Introducing a new camera into the action-cam market is a bit like walking into a crowded room where Sofia Vergara is dancing on a stage and yelling, “Look at me!” In this case, how do you take attention away from the GoPro?
Sony is kind of a big deal; it has many leather-bound books (gotta love the movie Anchorman). Sony has either invented or completely missed the great consumer electronic movements since the 1950s. That’s a long an intriguing history that we won’t go into here, but suffice to say the company that invented the Walkman also thought the Mini Disc would compete with the iPod.
Taking aim squarely at the GoPro, Sony has released the HDR-AS15 Action Cam. At a glance the camera is obviously larger than the GoPro and it’s heavier as well, but we’ll leave the direct comparisons till the end and just concentrate on what the Sony offers.
The camera records onto a Mini SD card and the first thing I noticed about that was it’s possible to put the card in the wrong way around, which is how it arrived to us, and then spend time wondering why things don’t seem to be working. However, the menu system is excellent and intuitive. I never got lost in there and the small LCD screen (not for playback) shows enough information, with buttons that take you forward or back through the menu.
You can shoot in full HD (1080p) and back down to VGA (480p). There’s also the option to shoot in slow motion at 60 frames per second (standard is 30fps), or even super-slow motion, which gives you a frame rate of 120fps at a resolution of 720p, which is still technically HD.
There’s also a still shot function that shoots in timed intervals starting at five seconds.
Sony has also managed to get a Steady Shot function in there, which is pretty impressive, and it works well, smoothing out helmet-mounted shots so much that it looks like you’re flying through the bush, literally. I wouldn’t use it all the time but it certainly has its place in this sport.
When it’s time to get dirty, the camera gets locked away in its plastic waterproof housing and this is where the first practical problem arose for me. Once it’s sealed in, the only function you have access to is start/stop. That means any time you want to change from video to still or change the settings in any way, you have to take the camera out of the housing, run your settings and put it back in. This is a pain in the arse, especially when it’s helmet-mounted.
The standard mounts also don’t allow you to change the angle the camera sits at so if you mount it a little too far forward on your first best guess, you’ll get mostly front fender and ground shots. Packing WiFi means you can link to your phone (iOS or Android) and that gives you the ability to change settings, but that’s impractical for dirtbikes as we don’t generally ride with our expensive smartphones in our top pockets. You can transfer footage to your phone though, so that all-time crash or jump can be posted online straight away.
The audio quality is excellent and while it does have an external microphone input, you can’t access that through the housing. The input is in a curious spot and I can’t see how you’d use it without the camera being hand-held.
The lens is a Carl Zeiss, which Sony liked so much many years ago that it bought the company. That should generally signal good quality but it doesn’t rotate the picture like the Contour does.
The battery life is perhaps the best we’ve seen in an action cam. It takes a while to charge but it repays you with hours of work.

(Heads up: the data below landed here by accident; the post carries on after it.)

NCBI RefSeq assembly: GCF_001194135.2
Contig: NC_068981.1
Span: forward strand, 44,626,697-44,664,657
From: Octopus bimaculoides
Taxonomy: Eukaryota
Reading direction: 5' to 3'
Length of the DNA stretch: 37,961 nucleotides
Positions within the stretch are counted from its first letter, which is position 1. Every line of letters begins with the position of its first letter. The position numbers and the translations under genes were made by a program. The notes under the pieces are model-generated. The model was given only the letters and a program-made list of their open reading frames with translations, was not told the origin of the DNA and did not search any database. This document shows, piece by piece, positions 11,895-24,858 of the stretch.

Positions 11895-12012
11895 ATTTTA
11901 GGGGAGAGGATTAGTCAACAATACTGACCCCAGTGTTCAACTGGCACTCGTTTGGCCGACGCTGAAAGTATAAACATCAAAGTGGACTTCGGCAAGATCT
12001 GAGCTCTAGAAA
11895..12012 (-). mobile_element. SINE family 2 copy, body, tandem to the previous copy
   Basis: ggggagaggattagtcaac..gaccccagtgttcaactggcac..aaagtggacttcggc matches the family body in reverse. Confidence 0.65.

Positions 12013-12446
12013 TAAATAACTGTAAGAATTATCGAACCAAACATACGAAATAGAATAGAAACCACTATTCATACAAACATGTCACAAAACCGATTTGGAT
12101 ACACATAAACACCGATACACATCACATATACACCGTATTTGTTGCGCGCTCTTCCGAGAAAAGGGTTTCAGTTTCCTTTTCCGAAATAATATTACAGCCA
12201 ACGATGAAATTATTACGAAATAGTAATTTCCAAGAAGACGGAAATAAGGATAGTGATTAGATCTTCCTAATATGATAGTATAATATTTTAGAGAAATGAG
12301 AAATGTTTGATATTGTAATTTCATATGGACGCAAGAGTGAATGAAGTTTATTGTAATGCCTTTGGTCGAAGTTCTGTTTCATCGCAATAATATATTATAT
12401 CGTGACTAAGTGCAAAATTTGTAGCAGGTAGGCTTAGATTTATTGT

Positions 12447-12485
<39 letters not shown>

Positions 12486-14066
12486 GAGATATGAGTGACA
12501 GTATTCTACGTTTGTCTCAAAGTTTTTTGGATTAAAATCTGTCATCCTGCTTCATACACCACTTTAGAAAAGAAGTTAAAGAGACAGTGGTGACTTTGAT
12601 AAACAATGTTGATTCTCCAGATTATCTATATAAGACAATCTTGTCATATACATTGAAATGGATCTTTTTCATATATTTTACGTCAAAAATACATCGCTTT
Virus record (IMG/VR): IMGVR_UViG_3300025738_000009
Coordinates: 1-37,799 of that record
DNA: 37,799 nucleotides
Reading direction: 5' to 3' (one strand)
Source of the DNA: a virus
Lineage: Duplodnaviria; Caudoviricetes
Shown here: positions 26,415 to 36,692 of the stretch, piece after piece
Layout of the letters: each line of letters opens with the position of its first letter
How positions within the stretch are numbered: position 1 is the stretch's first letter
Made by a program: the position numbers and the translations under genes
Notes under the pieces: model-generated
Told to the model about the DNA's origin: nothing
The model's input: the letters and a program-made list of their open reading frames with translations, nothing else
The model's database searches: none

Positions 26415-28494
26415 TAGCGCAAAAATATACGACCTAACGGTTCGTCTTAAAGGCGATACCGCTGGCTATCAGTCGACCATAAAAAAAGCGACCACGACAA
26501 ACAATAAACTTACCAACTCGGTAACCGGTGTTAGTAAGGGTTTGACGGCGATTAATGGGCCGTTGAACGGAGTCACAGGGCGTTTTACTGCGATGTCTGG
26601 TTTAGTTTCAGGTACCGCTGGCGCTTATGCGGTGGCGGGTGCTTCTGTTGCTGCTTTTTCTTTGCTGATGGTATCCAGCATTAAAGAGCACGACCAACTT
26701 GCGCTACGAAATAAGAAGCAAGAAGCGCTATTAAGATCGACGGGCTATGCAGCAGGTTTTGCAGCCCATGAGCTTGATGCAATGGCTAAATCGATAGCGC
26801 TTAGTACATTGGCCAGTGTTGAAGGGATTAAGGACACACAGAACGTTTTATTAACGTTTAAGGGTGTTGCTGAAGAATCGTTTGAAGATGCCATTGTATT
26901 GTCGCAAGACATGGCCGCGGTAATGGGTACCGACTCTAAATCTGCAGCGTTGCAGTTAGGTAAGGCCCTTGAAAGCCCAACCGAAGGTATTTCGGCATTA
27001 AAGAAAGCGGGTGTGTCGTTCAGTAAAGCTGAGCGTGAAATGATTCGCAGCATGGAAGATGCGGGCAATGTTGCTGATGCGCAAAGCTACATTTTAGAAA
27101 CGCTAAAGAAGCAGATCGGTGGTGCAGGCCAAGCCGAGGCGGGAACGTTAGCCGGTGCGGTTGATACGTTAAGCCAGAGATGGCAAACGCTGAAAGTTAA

1080p picture quality
No access to settings in housing
The function beeps aren’t loud enough to hear in a helmet with a bike running
THE BIG QUESTION
Is it as good as a GoPro?
Nope. And it’s not just the tech that lets it down for me, it’s also the standard mount’s lack of any adjustment. The GoPro can be raised and dropped but the Sony is locked into wherever you placed that big mount. Get that wrong with only one mount at your disposal and life just got a little difficult.
The video quality is very good but the still shots aren’t up to GoPro spec and the GoPro offers way better shooting intervals starting at 05 of a second, while the Sony’s shortest is five seconds.
Also the GoPro 3’s native frame rate is 60 frames per second (1080p), while the Sony’s is 30.
Finally the Sony must be removed from its housing to access its menu. While I think the menu system is better than the GoPro’s, the fact that the GoPro can be worked while it’s still mounted and in its housing (with good loud beeps to let you know you’re hitting the buttons) beats the Sony hands down.
And finally the GoPro has an attachable LCD viewing screen. That can be absolute gold in some circumstances.
The Sony is an excellent camera and that’s why we feel comfortable comparing it with the best in the business, but there are some details that need to be sorted in the next generation before the GoPro would raise a sweat.
– Damien Ashenhurst
HDMI — The most up-to-date and highest-quality way to connect to your TV is through an HDMI cable.
HD — High definition. It’s near impossible not to buy a high-definition TV these days.
1080p — This means the picture has 1080 vertical lines of resolution. The more lines, the clearer the picture.
iOS — iPhone operating system.
Android — Smartphones like Samsung, HTC and Nexus use the Android operating system.
Mini SD — The memory card in the Sony is similar to the one in most phones. A Mini SD card is about a quarter the size of a postage stamp.
WiFi — An awesome Aussie invention that lets you move digital information between devices without using wires.
ACCESSORISE ME BABY
Here’s a quick selection of genuine Sony accessories we recommend
Replacement doors — three pack
16GB microSDHC memory card
Camcorder cradle with LCD